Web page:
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TM-5-4210-230-14P-1 Aerial Ladder Fire Fighting Truck Manual
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ENCLOSED SHIFT LEVER TYPE STANDARD DUTY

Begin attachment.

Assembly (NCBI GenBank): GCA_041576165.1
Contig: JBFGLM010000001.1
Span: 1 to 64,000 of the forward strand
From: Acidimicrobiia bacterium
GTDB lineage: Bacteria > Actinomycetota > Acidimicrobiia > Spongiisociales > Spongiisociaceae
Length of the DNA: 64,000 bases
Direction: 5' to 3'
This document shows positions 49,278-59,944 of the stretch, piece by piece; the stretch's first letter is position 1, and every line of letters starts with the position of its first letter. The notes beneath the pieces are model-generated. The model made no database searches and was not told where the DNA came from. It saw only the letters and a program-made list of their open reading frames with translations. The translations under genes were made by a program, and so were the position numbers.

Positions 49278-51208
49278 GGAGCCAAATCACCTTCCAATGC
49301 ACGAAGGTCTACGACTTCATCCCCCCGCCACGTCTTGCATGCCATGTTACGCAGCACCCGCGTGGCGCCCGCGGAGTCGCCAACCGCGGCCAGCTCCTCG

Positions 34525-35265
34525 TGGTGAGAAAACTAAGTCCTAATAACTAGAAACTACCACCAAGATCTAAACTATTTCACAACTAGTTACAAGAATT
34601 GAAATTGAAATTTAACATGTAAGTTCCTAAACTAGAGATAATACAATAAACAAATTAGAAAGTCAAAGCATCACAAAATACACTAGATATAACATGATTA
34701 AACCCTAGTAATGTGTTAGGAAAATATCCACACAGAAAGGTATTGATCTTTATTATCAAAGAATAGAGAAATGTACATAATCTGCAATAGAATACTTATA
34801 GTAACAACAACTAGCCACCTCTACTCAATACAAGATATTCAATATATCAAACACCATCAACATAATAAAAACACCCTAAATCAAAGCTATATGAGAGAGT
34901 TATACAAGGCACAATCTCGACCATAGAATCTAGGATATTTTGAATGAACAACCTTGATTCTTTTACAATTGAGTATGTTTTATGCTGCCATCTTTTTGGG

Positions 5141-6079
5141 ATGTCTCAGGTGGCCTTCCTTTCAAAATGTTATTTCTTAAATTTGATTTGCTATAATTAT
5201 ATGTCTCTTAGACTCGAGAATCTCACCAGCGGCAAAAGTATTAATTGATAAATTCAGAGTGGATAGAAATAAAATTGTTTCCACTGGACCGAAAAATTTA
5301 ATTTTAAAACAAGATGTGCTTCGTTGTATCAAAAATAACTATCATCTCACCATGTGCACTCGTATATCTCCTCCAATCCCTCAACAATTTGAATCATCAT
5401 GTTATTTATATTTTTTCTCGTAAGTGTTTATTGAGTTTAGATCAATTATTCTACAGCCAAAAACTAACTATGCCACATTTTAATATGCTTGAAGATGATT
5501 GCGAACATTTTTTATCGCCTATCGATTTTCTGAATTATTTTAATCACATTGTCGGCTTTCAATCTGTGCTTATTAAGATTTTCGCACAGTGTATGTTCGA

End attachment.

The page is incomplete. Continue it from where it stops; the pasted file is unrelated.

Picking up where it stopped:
TRUCK SERVICE MANUAL TM 5-4210-230-14&P-1 ELECTRICAL INSTALLATION When installing spark plugs, always be sure gasket seats and threads are clean. Using a torque wrench, tighten plugs to 2830 ft.  lbs. BOOSTER GAP PLUG For the past several years auxiliary gap (Booster Gap) spark plugs have been used in certain IH engines, Fig.  19 Prior   to   IH   approval,   the   Booster   Gap   design   was thoroughly   tested   and   evaluated,   at   which   time   their   anti- fouling characteristics were firmly established. What is a Booster Gap plug? This plug has an internal air gap between the center electrode and the terminal stud. How do they work? Most  servicemen  know  that  misfire  will  occur  when  a conventional spark plug is fouled. As the coil attempts to build up voltage on the "dirty" firing end, it "sees" an easier path to ground over the deposits.  This short circuit prevents normal voltage buildup.  The Booster Gap, however, isolates the coil from the fouling deposits, allowing near normal voltage build- up.    The  instant  the  Booster  Gap  sparks,  sufficient  voltage appears   across   the   firing   gap   and   normal   ignition   results. When you remove a plug wire from a fouled plug and let the spark  jump  from  the  cable  to  the  plug  terminal  to  make  the plug fire, you are using this same Booster Gap principle. Where are Booster Gap plugs used? Maximum    benefit    from    this    design    is    obtained    in engines that operate over a wide load and speed range.  For example,  a  heat  range  cool  enough  for  highway  service  will have  better  fouling  protection  during  stop-start  city  delivery service with the Booster Gap. Furthermore, the Booster Gap has been instrumental in reducing the complaints of "break-in fouling" in new engines. In   many   cases   misfire   due   to   oil   fouling   in   older engines  can  be  relieved  simply  by  using  the  recommended heat range plug incorporating a Booster Gap. A cure-all? Not at all. Booster Gap plugs used where recommended  and  applicable  to  help  solve  fouling  problems will  give  excellent  results.  However,  the  need  for  the  correct selection  of  plugs  in  the  proper  heat  range  based  on  type  of vehicle operation is important. Where more severe conditions of fouling as a result of light service application or break-in fouling on engines occurs, the alternate recommended hotter type plug with Booster Gap should be used. Voltage Requirements While    nominal    in    amount,    the    Booster    Gap    does require  more  voltage  initially  than  conventional  spark  plugs. This   higher   requirement   diminishes,   however,   after   several thousand miles of use. Most   any   ignition   system   has   more   than   adequate reserve  to  supply  the  bit  of  extra  voltage  requirement;  if  you experience   misfiring   with   Booster   Gap   plugs   and   not   with conventional    plugs,    chances    are    the    ignition    system    is marginal. It  should  also  be  pointed  out  that  Booster  Gap  plugs are  not  resistor  plugs.    If  radio  interference  is  a  problem  on older  vehicles  having  nonresistor  ignition  cables,  it  may  be necessary  to  install  resistance  leads  (cables).  Booster  Gap plugs may be used in conjunction with resistance-type ignition cables  to  obtain  interference  suppression  and  still  obtain  the added  benefits  of  the  Booster  Gap.    This  is  the  combination that  is  recommended  on  all  gasoline  powered  motor  truck engines. CTS-2016-J  Page 8 PRINTED IN UNITED STATES OF AMERICA

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